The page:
Drakengard 3 Original Soundtrack Review

Drakengard 3 Original Soundtrack Review

Oh, how the wait for Drakengard 3‘s English PS3 release kills me! It says 2014, though there’s no specific day or month yet. I stopped by Datablitz last night and the staff confirmed there’s no pre-order queuing for DoD3 yet, but what can be pre-ordered for now is Lightning Returns: FFXIII for 500PHP downpayment, and get it on February 11. Anyway, cool enough, Square Enix decided to keep the fans busy by releasing the original soundtrack along with the game’s JP version last December 2013. Lucky I was able to get my hands on one!

Not really a fan of the Drakengard series, but I am a fan of their latest installment NieR– a spin-off that others consider to be the true Drakengard 3, which, by the way, has a very masterful soundtrack! The awesome part? The guys who did Nier’s OST also worked on Drakengard 3’s songs! Good thing this is a prequel of the series so you don’t have to know anything about Drakengard 1 or 2 to be able to relate. Check the tracks out:



One would expect that the OST would totally have a NieR feel to it since since Keiichi Okabe was back to spearhead the project. It does, but not quite. Although Okabe mentions he was able to create music here that would perfectly portray Nier, they strayed off the mellow-ethereal genre and followed the orchestral approach of Drakengard- that, while adding the twist of modern techno and metal to keep it interesting. Disc 1 would comprise the orchestral battle stage songs while in disc 2, the boss battle themes: heavy metal versions constructed based on the melodies of the songs in disc 1. It’s amazing on how they were able to pull it off!

Nier, DOD1 and 2 all shared the same “world view” musical concept . With DOD3, we have regular stage and boss battle themes, but while it feels like a soundtrack from a completely different game series, by constructing stage and boss themes that use the same melody as a motive, we can create a strong awareness of such expansive colors that are born from this sheer contrast.

It was the gorgeous Utahime Sisters that added their colors to the music and drew out the maximum appeal. If you compare the production of the normal instrumental BGM themes with adding the vocal line on top, it’s an extremely difficult task, but at the same time there’s a sense of unity between the game and the music, and even the story and design. –Keiichi Okabe

Commendations for the talented Eir Aoi, Nami Nakagawa, Maaya Uchida, YoRHa, Emi Evans, and Chihiro Onitsuka for their beautiful voices!

Hearing ‘This Silence is Mine‘ the first time in the original trailer immediately won me over. Just the song itself was enough to relay the emotions and feelings the story of the game wants to deliver: despair, misery and anguish towards the world and yet trying to find a faint light of hope within such desolation. The song starts out with melancholic chimes and a gloomy synth accompanied by Chihiro Onitsuka‘s beautiful coarse voice. Around 2:27 it builds up a bit with low-pitched strings bowed simultaneously with the bass drum parts, giving it a sense of the impending intensity. Then everything blows up at 3:40 where the string quartet comes in to blast some emotional high-pitched tones of man-tears. Chihiro would also heighten and louden her voice at this point, then ends the song whispering ‘This silence is mine.’ Just beautiful.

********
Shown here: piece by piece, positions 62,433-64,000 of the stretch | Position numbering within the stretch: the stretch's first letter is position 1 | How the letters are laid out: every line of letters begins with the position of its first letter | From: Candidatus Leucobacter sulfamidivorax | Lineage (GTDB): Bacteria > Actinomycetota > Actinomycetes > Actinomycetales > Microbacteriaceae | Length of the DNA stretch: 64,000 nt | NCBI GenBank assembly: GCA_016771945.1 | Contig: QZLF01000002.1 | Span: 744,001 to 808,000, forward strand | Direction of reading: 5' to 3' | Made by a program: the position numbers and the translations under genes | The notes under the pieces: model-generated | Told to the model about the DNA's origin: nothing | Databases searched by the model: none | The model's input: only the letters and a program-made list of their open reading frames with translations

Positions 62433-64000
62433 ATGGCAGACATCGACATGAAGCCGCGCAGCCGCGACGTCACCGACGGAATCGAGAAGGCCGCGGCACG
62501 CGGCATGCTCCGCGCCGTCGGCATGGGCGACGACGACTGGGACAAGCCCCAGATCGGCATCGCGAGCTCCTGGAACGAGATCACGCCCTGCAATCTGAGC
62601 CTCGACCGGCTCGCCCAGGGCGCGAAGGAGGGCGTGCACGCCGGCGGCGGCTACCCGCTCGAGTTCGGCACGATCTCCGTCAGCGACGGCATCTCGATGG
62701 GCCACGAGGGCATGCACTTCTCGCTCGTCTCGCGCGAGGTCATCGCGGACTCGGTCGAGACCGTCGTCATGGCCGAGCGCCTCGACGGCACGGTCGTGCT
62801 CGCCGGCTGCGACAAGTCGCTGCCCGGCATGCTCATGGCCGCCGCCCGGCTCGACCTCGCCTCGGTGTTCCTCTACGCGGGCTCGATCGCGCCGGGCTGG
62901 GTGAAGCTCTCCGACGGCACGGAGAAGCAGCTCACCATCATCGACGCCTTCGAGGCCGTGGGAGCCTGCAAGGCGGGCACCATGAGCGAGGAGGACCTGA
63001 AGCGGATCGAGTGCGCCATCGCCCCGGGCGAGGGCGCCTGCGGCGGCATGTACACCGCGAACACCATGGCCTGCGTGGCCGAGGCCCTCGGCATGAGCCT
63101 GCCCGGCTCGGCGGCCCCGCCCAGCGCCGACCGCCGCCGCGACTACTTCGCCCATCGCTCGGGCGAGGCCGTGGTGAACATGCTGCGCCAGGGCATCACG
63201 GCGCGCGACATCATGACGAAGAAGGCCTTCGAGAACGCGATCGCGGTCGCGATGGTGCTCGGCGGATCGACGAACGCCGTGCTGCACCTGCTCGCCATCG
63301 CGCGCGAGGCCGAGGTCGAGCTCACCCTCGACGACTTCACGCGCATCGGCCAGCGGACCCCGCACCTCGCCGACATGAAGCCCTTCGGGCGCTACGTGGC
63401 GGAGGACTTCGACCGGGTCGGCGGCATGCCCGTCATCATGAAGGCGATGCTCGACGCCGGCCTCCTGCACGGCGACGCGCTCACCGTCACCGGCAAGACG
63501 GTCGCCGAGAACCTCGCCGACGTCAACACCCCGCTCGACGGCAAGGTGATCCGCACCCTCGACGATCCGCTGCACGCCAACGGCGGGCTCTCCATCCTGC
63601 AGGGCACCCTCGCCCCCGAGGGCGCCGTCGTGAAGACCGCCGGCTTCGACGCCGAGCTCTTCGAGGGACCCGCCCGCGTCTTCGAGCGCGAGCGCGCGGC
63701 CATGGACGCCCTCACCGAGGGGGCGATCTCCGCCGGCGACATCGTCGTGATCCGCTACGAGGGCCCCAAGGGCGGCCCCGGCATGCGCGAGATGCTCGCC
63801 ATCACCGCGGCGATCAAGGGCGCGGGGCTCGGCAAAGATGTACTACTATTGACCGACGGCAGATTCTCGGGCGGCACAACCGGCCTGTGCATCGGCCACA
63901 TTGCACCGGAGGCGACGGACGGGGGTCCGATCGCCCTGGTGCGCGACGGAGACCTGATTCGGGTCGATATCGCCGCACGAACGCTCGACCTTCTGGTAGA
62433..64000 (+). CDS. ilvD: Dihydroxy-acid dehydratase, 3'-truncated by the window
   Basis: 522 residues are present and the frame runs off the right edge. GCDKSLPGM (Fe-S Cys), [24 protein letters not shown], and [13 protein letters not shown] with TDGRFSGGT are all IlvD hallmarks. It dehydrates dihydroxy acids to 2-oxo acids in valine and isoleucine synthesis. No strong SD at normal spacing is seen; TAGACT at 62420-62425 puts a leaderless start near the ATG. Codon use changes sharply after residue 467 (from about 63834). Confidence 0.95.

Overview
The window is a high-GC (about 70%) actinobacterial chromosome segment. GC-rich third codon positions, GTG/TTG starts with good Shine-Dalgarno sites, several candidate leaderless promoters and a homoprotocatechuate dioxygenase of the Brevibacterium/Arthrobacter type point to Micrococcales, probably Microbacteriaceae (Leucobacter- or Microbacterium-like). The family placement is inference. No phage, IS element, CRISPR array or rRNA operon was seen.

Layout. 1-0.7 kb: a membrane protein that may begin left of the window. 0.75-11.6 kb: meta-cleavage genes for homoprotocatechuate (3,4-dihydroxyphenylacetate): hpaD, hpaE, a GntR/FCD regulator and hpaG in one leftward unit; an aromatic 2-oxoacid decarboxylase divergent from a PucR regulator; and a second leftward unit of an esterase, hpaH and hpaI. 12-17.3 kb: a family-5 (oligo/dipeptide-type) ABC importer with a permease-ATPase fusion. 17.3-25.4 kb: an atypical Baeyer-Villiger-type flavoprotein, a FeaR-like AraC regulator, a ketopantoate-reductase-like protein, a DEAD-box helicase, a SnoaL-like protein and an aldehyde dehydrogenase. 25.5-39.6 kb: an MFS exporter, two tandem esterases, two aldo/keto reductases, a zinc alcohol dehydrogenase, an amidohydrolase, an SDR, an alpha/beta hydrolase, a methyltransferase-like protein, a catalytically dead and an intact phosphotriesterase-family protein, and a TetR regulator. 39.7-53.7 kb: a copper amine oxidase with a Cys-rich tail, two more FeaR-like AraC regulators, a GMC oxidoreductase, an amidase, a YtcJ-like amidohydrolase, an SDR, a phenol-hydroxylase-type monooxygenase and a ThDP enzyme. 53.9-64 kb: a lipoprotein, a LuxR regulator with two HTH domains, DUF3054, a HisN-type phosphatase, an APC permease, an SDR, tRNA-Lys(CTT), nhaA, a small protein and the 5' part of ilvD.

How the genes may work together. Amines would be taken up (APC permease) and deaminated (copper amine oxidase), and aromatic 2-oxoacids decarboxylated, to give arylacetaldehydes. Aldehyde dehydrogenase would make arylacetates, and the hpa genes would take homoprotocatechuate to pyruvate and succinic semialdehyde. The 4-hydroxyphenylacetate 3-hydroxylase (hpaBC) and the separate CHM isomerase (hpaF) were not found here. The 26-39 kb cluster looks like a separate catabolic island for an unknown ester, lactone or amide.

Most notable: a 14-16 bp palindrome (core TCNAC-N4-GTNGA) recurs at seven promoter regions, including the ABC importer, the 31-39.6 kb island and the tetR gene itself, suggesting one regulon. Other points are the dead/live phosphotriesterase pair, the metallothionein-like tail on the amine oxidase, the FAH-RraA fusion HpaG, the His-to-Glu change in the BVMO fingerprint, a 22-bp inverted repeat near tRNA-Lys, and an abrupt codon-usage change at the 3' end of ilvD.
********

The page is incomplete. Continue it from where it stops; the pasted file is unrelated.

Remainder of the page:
The next notable track is the game’s theme song named Kuroi Uta or Black Song, which has two versions: the original and the international. I’d choose the latter due to personal preference, but they’re both good. The piece is composed by Keiichi Okabe and sung by the wonderful Eir Aoi who also happens to be a Drakengard fan. The song sounds more like narrating the sad predicament of Zero rather than the vocalist representing Zero herself with her singing. It’s all piano and Eir at the start but suddenly becomes fast-paced with a strokeful orchestra and a continuously pumping digital percussion at 2:34. Eir maintains her style of singing, but it still fits perfectly nonetheless.

Battle stage songs would be indicated by ‘Battlefield’ on its suffix in disc 1 and the boss battle themes, a unique angel-ish name for each track in disc 2. Each boss battle theme has at least two versions, with my favorites being Four’s theme Arrival of the GuardsArmaros & Zophiel, and Two’s Celebratory Dance’s Egregori & Raphael. These songs can really pump you up for some action!

Here’s a video of the boss battle with Two featuring Celebratory Dance / Egregori:


1-1 Better End 2:31
1-2 Those Long Forgotten / Battlefield 2:30
1-3 Strike of the Valiant / Battlefield 4:43
1-4 Raid of Redemption / Battlefield 3:45
1-5 The Descent of God 4:44
1-6 The Merciless / Battlefield 4:46
1-7 Celebratory Dance / Battlefield 4:37
1-8 A Narrow-minded Sin 3:03
1-9 Return Attack / Battlefield 4:04
1-10 Arrival of the Guards / Battlefield 4:03
1-11 Vacant Noise / Batlefield 3:59
1-12 A Mysterious Spirit / Battlefield 3:59
1-13 Out Come The Crawlers / Battlefield 4:00
1-14 Altered Steps 3:17
1-15 The Leaves of Confusion / Battlefield 4:21
1-16 The Anthem of Camaraderie / Battlefield 4:23
1-17 A Darkness Deep Within 2:40
1-18 Exhausted 3 4:11
1-19 Piano Track for the Sake of Ethics 3:12
2-1 Kuroi Uta -Black Song- 6:22
2-2 Out Come The Crawlers / Phanuel 4:10
2-3 Arrival of the Guards / Armaros 3:33
2-4 Raid of Redemption / Almisael 2:57
2-5 Celebratory Dance / Egregori 5:07
2-6 The Anthem of Camaraderie / Gabriel 4:03
2-7 Celebratory Dance / Raphael 4:28
2-8 The Anthem of Camaraderie / Abdiel 4:15
2-9 Arrival of the Guards / Zophiel 3:33
2-10 Out Come The Crawlers / Galgaliel 4:56
2-11 Raid of Redemption / Ezrael 4:35
2-12 The Ultimate Song 7:56
2-13 Black Song (International) 7:06
2-14 This Silence Is Mine 7:06
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